Hydrofluorocarbons (HFCs) are essentially super greenhouse gases. Unlike other greenhouse gases caused by the burning of fossil fuels, HFCs are not waste products. Instead, these gases are manufactured for use in refrigeration, air conditioning, aerosol cans, fire protection, and solvents. HFCs were originally made and utilized as alternatives to other ozone-depleting substances by the Montreal Protocol — they didn’t work.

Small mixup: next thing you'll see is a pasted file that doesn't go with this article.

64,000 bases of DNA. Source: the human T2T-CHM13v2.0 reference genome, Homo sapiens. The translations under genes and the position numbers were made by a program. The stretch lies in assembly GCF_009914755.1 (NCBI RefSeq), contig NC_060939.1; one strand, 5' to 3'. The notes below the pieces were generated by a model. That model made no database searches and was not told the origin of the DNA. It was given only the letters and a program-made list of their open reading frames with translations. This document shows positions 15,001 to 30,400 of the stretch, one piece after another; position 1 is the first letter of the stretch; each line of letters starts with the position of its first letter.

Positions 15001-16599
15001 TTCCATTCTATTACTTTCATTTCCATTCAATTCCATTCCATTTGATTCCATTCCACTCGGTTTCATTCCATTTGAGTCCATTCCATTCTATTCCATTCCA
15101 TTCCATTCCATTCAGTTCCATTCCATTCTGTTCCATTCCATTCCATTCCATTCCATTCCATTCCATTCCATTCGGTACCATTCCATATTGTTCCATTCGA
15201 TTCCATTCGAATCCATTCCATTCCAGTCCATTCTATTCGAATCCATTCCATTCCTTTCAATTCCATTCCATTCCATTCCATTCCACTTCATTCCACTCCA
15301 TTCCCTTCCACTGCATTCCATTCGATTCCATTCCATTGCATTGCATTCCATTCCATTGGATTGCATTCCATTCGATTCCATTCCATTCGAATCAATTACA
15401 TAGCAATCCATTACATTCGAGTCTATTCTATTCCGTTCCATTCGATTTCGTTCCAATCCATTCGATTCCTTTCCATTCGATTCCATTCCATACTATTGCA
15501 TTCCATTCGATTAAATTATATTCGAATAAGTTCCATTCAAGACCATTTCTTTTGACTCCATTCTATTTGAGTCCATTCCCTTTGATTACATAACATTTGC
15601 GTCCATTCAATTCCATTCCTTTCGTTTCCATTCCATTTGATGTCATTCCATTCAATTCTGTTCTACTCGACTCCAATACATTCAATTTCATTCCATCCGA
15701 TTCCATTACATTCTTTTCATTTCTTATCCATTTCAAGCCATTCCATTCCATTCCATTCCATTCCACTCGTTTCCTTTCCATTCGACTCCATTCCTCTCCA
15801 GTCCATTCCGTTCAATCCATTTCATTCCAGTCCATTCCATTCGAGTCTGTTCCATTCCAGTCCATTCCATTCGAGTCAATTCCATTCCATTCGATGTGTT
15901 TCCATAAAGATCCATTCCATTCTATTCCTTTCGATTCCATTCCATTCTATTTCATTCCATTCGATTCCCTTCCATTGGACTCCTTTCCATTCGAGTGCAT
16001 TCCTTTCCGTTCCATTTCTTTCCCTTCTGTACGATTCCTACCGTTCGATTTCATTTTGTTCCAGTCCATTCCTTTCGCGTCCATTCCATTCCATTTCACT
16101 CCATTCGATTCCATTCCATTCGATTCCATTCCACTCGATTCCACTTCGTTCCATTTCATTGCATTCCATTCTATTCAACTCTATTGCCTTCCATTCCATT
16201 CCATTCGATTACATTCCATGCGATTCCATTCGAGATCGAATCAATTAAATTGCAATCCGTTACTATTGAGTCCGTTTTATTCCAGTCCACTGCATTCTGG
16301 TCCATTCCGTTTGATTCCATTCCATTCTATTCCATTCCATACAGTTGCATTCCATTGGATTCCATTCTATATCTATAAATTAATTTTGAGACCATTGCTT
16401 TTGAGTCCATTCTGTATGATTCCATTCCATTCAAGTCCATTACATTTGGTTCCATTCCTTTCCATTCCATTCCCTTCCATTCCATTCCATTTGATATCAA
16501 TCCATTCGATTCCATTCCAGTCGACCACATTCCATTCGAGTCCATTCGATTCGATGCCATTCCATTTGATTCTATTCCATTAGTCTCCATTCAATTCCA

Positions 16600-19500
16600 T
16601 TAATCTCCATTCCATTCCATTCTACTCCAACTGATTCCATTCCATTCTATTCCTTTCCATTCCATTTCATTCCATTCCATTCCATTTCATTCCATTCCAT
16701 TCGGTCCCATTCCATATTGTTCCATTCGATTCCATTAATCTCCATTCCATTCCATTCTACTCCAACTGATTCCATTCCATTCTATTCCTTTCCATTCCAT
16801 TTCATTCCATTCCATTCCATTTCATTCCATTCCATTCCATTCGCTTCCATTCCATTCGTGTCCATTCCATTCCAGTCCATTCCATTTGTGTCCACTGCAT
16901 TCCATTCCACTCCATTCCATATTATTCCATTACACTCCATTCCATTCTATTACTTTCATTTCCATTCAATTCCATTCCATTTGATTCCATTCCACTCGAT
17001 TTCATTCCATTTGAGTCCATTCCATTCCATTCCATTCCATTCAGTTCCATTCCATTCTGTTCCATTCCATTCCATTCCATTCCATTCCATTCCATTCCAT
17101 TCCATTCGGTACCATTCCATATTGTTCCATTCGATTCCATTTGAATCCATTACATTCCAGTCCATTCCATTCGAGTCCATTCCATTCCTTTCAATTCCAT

In the end, HFCs were found to have significant global warming potential. According to EIA Global, that potential is approximately 1,000 to 3,000 times that of CO2. Their usage changed nothing in terms of ozone depletion. Today, HFCs contribute to approximately 1 percent of GHG emissions worldwide, and in many developed nations, HFCs account for 3 percent of GHG emission, as per EIA Global.
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